Crouch Harbour Authority Logo

20th August 2017 | Today's High Tide | 12:06 - 4.89m | Full Tide Tables

Safety Advice for Recreational Sailors

The Crouch Harbour Authority regularly reviews guidance from incidents reviewed internally but also from outside sources such as safety digests from the Marine Accident Investigation Branch (MAIB). The Harbour Authority would like to pass on the following practical advice to recreational users:

TRAINING AND EXPERIENCE The experience and training acquired will differ with every recreational sailor from the novice to the most experienced. There are a number of RYA approved courses on offer from various marina’s in the river Crouch and those who are new to sailing or wish to gain more education should consider taking these courses before putting onto the water. There are also numerous sailing clubs in the river where novice sailors and those wishing to pursue leisure activities on the water can join and learn from the experience of others. The Crouch Area Yachting Federation (CYAF) has a number of member clubs and their website can be consulted.

EQUIPMENT AND SAFETY All equipment including boats and sailing tackle should be inspected and fit for purpose before use. All leisure sailors should ensure that they can swim, have a buoyancy aid (life jacket), warm clothing, means of communication such as a VHF radio and fully charged mobile phone and be able to report their position. Those in charge of boats should ensure everyone knows what to do in an emergency and if people are sailing solo they should let someone know when they are leaving and when they are expected back. Ensure you have sensible levels of reserves on board such as fuel, water, food and a first aid kit.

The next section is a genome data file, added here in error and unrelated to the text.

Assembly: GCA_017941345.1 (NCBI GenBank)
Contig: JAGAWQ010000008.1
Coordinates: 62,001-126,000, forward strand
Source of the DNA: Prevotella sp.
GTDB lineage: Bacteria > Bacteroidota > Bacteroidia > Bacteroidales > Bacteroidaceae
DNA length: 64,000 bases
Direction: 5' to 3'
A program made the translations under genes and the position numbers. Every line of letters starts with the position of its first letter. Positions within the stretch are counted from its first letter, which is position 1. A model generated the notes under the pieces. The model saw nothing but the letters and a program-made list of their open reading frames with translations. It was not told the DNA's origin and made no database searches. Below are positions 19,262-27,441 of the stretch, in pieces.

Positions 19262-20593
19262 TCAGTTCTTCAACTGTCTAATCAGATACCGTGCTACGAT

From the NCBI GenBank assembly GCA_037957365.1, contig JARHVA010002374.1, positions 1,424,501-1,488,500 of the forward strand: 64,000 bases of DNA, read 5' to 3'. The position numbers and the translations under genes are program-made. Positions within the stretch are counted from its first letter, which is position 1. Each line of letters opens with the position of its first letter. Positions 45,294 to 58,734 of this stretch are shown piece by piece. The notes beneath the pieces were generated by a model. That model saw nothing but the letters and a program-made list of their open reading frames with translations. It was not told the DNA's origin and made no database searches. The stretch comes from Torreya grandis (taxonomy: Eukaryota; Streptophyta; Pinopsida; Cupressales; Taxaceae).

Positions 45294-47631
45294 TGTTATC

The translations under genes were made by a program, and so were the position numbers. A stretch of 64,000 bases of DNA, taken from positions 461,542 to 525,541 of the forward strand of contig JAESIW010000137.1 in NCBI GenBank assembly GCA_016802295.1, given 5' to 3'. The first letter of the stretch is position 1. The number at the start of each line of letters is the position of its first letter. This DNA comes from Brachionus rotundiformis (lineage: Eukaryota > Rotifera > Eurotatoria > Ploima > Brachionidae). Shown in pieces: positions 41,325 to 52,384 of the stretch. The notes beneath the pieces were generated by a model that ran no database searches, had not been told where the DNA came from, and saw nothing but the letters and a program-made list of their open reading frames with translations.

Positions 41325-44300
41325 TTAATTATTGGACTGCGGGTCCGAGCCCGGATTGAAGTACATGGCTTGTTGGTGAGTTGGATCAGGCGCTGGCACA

PASSAGE PLANNING Passage planning is not just for larger vessels but for all vessels. This includes having the correct charts which are up to date, knowledge of the tides, knowledge of the buoys and the rule of the road. Before you put onto the water ensure you have obtained an accurate weather forecast.

FATIGUE AND COMPLACENCY Being at sea or on the water for a while, fatigue can set in with the body losing heat and using up body fuel. This leads to tasks becoming harder and also the ability to take decisions. This can then lead to complacency and the increase in risk taking. Ensure you are properly equipped to go out onto the water and plan for activity to take longer than expected. Maritime & Coastguard Agency Marine Guidance Note MGN 489 (M) provides an overview of the Merchant Shipping Legislation that applies to pleasure vessels: https://www.gov.uk/government/consultations/pleasure-vessels-uk-regulations-marine-guidance-note-489-amendment